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by James McLeskey and Nancy L. Waldron
Table of Contents
One of the primary goals of inclusion is to provide students with disabilities with the opportunities needed to learn to get along with others, make friends, and build social networks that will provide them with support throughout their school career and beyond (Falvey, 1995; Jorgensen, 1998a, b; Snell, 1990). Active participation in the social community of the classroom is necessary if these goals are to be achieved. This participation is significantly facilitated if the student with a disability fits into the ebb and flow of the classroom much as other students fit in. This occurs if the student's rhythm of the day is similar to that of other students, if supports that are provided the students are natural and unobtrusive, and, in short, if difference becomes an ordinary part of the classroom, so that the student with a disability does not unnecessarily stand out from his or her peers.
While many factors influence the extent to which a student is an active and successful member of the social community of a classroom, we have found that it is very difficult to engage a student in the social community of the classroom if she/he is not a member of the academiccommunity of the classroom. Providing students with the opportunity to work along with others on academic tasks in the classroom provides a sense of belonging, helps to make the student feel that he/she is part of the classroom, reduces the stigma associated with the student's disability, reduces the occurrence of behavior problems, and provides the student with many opportunities to learn to get along with others and make friends. Thus, if a student is not an “active and equal participant in activities performed by the peer group” (p. 340), it is difficult for the student to become part of the social community of the classroom (Cullinan, Sabornie, & Crossland, 1992). Consider the following example:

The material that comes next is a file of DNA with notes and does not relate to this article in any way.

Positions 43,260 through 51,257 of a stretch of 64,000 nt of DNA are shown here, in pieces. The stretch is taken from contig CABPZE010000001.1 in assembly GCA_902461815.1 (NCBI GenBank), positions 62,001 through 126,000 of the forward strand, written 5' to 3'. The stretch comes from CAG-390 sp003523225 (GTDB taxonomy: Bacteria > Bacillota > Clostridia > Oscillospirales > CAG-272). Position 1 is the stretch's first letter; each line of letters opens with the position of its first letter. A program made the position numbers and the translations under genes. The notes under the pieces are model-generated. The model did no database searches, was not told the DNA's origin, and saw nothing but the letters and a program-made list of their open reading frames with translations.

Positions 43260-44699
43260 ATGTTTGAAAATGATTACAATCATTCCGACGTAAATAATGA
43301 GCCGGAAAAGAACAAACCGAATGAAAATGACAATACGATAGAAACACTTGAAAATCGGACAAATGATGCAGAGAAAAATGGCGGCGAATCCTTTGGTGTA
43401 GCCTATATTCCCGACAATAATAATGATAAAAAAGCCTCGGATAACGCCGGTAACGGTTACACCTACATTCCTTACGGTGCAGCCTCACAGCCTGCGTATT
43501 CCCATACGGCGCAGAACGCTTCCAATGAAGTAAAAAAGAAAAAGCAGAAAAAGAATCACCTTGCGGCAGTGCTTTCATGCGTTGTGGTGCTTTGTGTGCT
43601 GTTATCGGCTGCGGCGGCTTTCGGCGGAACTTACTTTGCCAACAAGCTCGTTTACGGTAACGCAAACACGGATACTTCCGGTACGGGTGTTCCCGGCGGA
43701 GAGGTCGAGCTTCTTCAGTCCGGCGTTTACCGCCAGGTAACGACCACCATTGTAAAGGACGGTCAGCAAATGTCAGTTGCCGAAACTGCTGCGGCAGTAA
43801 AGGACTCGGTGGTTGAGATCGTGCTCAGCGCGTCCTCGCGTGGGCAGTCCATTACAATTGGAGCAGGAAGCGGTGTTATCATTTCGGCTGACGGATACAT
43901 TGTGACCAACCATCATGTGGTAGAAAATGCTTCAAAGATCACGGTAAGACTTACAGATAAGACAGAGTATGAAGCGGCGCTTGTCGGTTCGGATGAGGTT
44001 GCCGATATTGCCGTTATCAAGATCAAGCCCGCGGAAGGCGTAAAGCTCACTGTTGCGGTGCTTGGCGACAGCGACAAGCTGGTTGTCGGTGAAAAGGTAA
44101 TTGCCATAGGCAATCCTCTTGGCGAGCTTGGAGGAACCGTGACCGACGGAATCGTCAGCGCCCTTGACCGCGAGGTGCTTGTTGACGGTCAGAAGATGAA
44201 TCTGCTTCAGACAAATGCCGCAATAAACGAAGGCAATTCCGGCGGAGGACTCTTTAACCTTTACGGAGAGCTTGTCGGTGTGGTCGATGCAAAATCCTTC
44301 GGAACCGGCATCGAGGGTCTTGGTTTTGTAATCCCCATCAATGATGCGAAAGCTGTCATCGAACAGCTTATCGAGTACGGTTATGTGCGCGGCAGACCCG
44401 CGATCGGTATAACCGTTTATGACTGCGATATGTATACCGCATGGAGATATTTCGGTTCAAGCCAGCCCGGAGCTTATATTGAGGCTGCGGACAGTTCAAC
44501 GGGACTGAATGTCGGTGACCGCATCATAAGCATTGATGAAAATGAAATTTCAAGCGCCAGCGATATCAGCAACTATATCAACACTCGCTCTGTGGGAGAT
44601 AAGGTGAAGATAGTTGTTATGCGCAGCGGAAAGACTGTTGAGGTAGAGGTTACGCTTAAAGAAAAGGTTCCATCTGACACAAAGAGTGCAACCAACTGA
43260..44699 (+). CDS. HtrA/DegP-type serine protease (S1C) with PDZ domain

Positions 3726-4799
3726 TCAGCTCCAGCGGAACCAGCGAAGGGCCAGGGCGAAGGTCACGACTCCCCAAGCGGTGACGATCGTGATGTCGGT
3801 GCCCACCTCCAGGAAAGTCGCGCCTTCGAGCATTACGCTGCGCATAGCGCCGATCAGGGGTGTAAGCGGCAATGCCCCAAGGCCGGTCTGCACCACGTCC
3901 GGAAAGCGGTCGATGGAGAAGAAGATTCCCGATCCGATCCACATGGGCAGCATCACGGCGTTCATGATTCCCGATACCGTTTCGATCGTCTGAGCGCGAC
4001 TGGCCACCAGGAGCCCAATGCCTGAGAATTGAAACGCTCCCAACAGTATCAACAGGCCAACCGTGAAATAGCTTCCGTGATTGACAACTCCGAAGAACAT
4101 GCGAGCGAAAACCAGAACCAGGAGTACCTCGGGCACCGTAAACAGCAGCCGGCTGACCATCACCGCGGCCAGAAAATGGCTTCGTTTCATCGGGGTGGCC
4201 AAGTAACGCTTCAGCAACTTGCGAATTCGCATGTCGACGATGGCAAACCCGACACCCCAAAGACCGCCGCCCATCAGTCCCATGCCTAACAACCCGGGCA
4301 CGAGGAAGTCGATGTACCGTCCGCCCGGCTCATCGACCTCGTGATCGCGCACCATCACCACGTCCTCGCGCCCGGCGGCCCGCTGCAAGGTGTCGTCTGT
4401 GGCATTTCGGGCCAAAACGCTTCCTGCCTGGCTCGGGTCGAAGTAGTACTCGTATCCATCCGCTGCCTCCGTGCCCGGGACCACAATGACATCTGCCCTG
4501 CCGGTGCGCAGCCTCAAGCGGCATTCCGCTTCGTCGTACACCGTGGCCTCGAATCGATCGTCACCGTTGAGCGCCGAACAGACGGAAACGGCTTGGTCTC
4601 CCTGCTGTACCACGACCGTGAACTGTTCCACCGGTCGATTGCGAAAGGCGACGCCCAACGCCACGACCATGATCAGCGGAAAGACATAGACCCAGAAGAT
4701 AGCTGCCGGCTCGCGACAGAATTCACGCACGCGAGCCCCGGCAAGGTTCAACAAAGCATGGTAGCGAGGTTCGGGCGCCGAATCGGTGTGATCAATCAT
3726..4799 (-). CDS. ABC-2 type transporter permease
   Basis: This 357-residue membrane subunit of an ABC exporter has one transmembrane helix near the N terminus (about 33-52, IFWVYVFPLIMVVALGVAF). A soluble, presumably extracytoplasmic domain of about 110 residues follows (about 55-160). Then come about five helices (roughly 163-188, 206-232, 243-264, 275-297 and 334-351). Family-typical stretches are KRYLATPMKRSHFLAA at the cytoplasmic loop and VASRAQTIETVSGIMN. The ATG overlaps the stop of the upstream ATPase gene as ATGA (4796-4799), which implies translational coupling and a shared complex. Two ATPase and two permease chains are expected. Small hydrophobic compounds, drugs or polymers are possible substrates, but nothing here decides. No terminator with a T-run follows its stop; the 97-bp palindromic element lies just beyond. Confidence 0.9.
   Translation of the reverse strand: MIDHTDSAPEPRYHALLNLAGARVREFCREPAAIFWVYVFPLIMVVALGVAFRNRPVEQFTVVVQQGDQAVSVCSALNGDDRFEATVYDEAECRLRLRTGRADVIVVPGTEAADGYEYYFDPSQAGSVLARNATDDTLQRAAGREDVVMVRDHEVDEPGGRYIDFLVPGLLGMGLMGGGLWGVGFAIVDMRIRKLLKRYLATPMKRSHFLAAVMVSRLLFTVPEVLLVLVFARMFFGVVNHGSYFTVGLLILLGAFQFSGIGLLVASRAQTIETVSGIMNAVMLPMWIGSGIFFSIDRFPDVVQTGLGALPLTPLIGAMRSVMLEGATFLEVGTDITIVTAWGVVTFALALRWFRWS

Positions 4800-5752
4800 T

One of the authors was observing in a 4th grade classroom as the students prepared for a geography test. The content of the test related to states in the southern United States, and one of the objectives was for the students to learn the names and capitals of the states. To facilitate learning this material, the teacher had grouped students into cooperative groups. The groups were working to ensure that all knew each of the states and their capitals. Some groups were using textbooks to drill others, others had maps of the United States and were filling in the names of the states and capitals, and still others were engaged in word games to learn the assigned material. During these activities, I noticed that one student was sitting alone, cutting shapes from a piece of paper. Noticing that I was watching this student from afar, the teacher said that the student was “emotionally handicapped” and was thus working alone. I approached the student and talked about what he was doing. He was cutting out shapes that appeared to be countries of the world and was not engaged in studying the southeastern states or their capitals. This student was not engaged in the learning or social community of the classroom.
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